Compensated Geothermal Gradient: New Map of Old Data
M. W. Ibrahim
Bottom-hole temperature measurement is one of the oldest forms of downhole information acquired by the oil industry. Old and new geothermal maps that are based on these measurements have invariably been drawn with an assumed constant or average ground surface temperature over the mapped areas. However, near ground-surface equilibrium temperature is a variable rather than a constant over any region; therefore, old and current geothermal gradient mapping methods give a false impression of the true thermal level of subsurface strata, and may lead to erroneous results of temperature-based calculations, such as the TTI.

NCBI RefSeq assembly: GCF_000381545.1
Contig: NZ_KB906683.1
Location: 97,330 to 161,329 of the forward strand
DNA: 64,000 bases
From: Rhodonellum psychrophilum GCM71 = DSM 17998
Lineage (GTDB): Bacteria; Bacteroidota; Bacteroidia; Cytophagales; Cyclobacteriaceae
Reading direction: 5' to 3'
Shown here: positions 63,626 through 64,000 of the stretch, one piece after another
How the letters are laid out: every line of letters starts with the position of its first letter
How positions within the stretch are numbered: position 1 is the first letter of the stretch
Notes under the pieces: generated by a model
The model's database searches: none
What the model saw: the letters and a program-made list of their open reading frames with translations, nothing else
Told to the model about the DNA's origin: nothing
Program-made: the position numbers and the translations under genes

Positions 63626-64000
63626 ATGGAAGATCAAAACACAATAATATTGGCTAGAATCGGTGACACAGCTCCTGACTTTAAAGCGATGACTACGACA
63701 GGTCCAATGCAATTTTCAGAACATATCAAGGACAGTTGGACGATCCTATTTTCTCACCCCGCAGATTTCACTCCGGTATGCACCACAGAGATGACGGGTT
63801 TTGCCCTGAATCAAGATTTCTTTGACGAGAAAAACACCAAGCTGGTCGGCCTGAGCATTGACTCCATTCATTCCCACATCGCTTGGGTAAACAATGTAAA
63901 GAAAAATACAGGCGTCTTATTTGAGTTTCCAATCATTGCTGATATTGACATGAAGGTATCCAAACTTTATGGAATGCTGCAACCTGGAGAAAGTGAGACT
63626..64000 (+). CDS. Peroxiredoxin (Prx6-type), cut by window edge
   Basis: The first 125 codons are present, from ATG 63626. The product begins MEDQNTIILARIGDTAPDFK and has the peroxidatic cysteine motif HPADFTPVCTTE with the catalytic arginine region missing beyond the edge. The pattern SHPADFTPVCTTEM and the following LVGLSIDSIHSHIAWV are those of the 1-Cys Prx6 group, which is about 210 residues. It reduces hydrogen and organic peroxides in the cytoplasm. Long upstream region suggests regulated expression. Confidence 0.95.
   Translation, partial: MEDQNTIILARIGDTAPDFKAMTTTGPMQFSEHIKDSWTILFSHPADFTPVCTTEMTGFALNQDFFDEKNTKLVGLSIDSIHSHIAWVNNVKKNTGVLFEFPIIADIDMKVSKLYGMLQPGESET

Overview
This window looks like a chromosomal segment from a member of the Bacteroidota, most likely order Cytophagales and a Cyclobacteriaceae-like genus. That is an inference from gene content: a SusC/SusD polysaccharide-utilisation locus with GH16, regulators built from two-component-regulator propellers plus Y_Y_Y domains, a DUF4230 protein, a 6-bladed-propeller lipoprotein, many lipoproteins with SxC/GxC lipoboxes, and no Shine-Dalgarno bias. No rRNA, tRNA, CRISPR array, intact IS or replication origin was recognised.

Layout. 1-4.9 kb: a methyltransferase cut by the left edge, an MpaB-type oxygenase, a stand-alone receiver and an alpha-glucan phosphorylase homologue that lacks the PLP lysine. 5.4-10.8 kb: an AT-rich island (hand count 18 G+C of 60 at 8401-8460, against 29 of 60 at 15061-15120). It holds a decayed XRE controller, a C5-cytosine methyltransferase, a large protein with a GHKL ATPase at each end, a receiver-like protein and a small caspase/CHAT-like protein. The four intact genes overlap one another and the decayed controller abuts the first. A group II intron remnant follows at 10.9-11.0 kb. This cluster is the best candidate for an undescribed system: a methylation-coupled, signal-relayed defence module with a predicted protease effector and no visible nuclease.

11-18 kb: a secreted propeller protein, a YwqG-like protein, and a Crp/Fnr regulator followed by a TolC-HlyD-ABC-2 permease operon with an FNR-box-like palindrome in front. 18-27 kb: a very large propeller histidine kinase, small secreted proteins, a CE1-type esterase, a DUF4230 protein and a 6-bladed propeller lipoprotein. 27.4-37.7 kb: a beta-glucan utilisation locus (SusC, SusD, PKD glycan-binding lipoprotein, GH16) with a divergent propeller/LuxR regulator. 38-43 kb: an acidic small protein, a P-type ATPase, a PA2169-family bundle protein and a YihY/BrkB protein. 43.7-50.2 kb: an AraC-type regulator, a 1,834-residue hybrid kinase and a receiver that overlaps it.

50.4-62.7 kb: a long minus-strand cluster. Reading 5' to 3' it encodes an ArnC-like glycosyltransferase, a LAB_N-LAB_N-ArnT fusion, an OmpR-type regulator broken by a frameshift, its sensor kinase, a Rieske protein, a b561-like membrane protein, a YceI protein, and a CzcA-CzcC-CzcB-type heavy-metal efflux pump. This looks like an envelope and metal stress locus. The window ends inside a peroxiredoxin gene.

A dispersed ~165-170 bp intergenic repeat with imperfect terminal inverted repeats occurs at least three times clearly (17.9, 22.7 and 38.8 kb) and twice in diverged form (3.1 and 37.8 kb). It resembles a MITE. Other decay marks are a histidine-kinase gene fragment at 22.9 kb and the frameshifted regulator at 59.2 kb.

In this paper, a geothermal mapping method is presented in which extrapolated surface temperature is coupled with the corresponding geothermal gradient over the mapped area. The method was tested on areas in the Middle East and Africa. Results indicate that it is especially effective in delineating loci of vertical geothermal heat flux carried upwards by ascending subsurface fluids; such areas are preferential sites for hydrocarbon entrapment, especially in young sedimentary basins where migration is still in progress.
AAPG Search and Discovery Article #91043©1986 AAPG Annual Convention, Atlanta, Georgia, June 15-18, 1986.